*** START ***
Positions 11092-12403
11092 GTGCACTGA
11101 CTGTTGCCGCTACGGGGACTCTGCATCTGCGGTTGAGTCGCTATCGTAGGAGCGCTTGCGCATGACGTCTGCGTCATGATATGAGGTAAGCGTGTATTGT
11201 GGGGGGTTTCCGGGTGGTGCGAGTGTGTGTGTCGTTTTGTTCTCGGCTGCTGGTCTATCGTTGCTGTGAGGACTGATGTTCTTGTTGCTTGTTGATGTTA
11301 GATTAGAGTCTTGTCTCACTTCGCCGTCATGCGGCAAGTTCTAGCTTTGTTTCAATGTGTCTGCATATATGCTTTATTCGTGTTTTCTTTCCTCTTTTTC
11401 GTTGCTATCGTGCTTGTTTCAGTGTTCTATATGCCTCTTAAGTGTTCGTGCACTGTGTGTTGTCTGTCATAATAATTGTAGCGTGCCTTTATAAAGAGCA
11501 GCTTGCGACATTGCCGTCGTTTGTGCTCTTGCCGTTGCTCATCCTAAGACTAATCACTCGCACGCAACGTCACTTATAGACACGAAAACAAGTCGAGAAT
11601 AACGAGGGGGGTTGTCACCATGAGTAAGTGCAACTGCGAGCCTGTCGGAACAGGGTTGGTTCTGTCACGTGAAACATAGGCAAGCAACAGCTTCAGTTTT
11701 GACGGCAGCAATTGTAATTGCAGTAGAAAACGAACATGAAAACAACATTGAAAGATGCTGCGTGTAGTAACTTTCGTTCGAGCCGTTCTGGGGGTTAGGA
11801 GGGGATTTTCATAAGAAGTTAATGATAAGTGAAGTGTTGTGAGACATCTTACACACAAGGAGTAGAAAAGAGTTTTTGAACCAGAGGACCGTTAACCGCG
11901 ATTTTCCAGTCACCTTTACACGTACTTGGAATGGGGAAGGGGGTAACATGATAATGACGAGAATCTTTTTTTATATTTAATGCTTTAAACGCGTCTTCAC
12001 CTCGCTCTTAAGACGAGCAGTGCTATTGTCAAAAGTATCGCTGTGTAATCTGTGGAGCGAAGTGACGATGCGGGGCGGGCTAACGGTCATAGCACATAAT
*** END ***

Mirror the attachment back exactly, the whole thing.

Positions 11092-12403
11092 GTGCACTGA
11101 CTGTTGCCGCTACGGGGACTCTGCATCTGCGGTTGAGTCGCTATCGTAGGAGCGCTTGCGCATGACGTCTGCGTCATGATATGAGGTAAGCGTGTATTGT
11201 GGGGGGTTTCCGGGTGGTGCGAGTGTGTGTGTCGTTTTGTTCTCGGCTGCTGGTCTATCGTTGCTGTGAGGACTGATGTTCTTGTTGCTTGTTGATGTTA
11301 GATTAGAGTCTTGTCTCACTTCGCCGTCATGCGGCAAGTTCTAGCTTTGTTTCAATGTGTCTGCATATATGCTTTATTCGTGTTTTCTTTCCTCTTTTTC
11401 GTTGCTATCGTGCTTGTTTCAGTGTTCTATATGCCTCTTAAGTGTTCGTGCACTGTGTGTTGTCTGTCATAATAATTGTAGCGTGCCTTTATAAAGAGCA
11501 GCTTGCGACATTGCCGTCGTTTGTGCTCTTGCCGTTGCTCATCCTAAGACTAATCACTCGCACGCAACGTCACTTATAGACACGAAAACAAGTCGAGAAT
11601 AACGAGGGGGGTTGTCACCATGAGTAAGTGCAACTGCGAGCCTGTCGGAACAGGGTTGGTTCTGTCACGTGAAACATAGGCAAGCAACAGCTTCAGTTTT
11701 GACGGCAGCAATTGTAATTGCAGTAGAAAACGAACATGAAAACAACATTGAAAGATGCTGCGTGTAGTAACTTTCGTTCGAGCCGTTCTGGGGGTTAGGA
11801 GGGGATTTTCATAAGAAGTTAATGATAAGTGAAGTGTTGTGAGACATCTTACACACAAGGAGTAGAAAAGAGTTTTTGAACCAGAGGACCGTTAACCGCG
11901 ATTTTCCAGTCACCTTTACACGTACTTGGAATGGGGAAGGGGGTAACATGATAATGACGAGAATCTTTTTTTATATTTAATGCTTTAAACGCGTCTTCAC
12001 CTCGCTCTTAAGACGAGCAGTGCTATTGTCAAAAGTATCGCTGTGTAATCTGTGGAGCGAAGTGACGATGCGGGGCGGGCTAACGGTCATAGCACATAAT